Members of the Hempstead Classroom Teachers Association have been rallying with staff, students, and retirees, to demand increased wages as they lined up outside Hempstead School District headquarters.
The picketers have been regularly gathering outside the administration offices on Peninsula Boulevard to urge the Board of Education and Interim Superintendent Regina Armstrong to come to some sort of agreement that would align teachers’ salaries in Hempstead with teacher salaries across the country. Members of the teachers union have not had a wage increase since 2010 and their contracts expired in 2013.
“Eleven years and the teacher’s salary has not changed,” Nicole Brown, president of the teachers union and fifth grade teacher at Jackson Annex School in Hempstead, told the Press. She said the teachers are the lowest paid in Nassau County.
“You would think during the coronavirus pandemic our contracts would be restructured but nothing changed,” she added. “Promises were given to many of our teachers across the school districts but those promises were broken and with our superintendent receiving a huge raise, but then telling us there isn’t enough money, is one of the main reasons we’re standing here today. You cannot put students first if you put educators last.”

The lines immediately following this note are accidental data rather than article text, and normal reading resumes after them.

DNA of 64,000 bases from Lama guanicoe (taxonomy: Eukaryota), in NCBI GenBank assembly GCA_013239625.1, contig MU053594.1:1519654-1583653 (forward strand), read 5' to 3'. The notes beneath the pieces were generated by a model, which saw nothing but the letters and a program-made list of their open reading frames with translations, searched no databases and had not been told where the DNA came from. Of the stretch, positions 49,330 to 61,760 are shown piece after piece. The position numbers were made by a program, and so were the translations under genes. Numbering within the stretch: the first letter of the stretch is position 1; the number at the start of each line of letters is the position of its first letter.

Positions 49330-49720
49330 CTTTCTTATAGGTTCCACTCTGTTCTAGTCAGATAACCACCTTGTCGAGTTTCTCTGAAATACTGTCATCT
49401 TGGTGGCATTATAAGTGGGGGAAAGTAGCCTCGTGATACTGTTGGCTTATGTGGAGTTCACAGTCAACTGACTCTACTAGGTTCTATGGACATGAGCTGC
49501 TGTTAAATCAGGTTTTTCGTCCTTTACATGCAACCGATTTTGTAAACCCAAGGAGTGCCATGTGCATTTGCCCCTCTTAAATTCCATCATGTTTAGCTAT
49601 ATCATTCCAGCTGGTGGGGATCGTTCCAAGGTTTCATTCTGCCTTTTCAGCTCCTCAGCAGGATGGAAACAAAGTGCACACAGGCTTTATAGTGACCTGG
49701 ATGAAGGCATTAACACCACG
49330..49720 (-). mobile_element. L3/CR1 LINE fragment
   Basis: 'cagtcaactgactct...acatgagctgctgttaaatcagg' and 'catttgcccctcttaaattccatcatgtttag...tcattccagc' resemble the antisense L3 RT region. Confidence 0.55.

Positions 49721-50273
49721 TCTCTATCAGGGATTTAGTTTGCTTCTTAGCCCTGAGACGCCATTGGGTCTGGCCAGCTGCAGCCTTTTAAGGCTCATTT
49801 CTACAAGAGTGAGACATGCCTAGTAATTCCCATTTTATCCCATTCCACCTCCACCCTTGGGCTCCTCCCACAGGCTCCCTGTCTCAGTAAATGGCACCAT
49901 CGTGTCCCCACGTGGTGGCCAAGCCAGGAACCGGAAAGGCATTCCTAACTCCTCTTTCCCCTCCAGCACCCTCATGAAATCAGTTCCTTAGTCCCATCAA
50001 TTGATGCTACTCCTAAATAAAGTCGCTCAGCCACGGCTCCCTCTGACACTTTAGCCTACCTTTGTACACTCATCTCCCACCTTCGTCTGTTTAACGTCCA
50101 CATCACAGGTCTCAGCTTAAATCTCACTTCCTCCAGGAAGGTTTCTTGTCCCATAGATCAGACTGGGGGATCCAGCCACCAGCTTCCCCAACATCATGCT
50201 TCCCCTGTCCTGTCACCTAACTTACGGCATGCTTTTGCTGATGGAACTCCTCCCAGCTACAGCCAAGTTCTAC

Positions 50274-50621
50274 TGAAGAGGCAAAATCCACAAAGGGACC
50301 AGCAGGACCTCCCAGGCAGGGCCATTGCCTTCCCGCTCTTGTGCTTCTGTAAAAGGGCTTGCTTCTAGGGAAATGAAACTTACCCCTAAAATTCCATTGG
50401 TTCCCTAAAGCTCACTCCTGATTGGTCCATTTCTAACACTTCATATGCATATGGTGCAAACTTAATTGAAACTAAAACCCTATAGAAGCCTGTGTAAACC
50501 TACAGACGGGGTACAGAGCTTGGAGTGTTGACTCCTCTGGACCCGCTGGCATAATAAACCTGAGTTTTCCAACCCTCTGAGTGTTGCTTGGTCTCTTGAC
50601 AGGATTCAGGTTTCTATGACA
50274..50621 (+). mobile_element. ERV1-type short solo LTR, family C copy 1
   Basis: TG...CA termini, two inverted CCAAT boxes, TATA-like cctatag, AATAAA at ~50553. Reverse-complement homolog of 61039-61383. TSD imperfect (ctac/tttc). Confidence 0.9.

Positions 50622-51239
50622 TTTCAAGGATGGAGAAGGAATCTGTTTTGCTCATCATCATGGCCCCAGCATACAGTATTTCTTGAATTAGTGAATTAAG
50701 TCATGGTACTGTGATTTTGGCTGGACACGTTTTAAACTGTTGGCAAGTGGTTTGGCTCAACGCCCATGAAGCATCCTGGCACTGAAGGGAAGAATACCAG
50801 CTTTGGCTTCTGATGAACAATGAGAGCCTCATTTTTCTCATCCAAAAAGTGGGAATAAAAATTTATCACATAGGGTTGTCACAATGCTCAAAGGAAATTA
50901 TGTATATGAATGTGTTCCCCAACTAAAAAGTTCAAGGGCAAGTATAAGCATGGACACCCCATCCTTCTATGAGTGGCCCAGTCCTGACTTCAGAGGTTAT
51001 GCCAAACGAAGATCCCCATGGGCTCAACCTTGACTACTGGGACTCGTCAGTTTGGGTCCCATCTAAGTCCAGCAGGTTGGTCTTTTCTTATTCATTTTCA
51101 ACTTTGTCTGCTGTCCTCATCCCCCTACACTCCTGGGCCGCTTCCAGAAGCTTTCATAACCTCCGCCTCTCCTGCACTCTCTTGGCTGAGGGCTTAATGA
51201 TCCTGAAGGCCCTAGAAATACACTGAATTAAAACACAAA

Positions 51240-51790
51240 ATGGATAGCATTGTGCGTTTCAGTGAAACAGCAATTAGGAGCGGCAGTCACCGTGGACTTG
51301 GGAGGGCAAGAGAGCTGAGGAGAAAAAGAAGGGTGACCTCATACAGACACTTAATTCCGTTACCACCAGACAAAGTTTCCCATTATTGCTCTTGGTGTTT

When also expressing the frustration of teachers within the Hempstead community, Steve Izzo, a special education teacher and member of the HCTA, stated, “From teachers having to teach in classrooms, to teaching at home and some days having to teach both at the same time, was extremely exhausting. “Could you imagine working in the classroom and at the same time teaching through a screen? We do it because we love the kids but it gets exhausting.”
In addition, teachers were not reimbursed for their expenses, Izzo told the Press.
As rush hour approached, teachers held up their signs, which said, “Everyone else got a raise, why not us?,” “Teacher contract now! Stop stalling,” “Teachers don’t need apples, we need a fair living salary.”
Vehicles passed by, showing support for teachers by honking their horns, with people saying, “We support you!”
Many teachers during the pandemic risked their own health and safety teaching in classrooms, bringing schoolwork and resources to those students who did not have the necessary technology or Wi-Fi to participate in online classes. The HCTA, which started the rallies in May, planned to continue picketing until the district begins negotiations.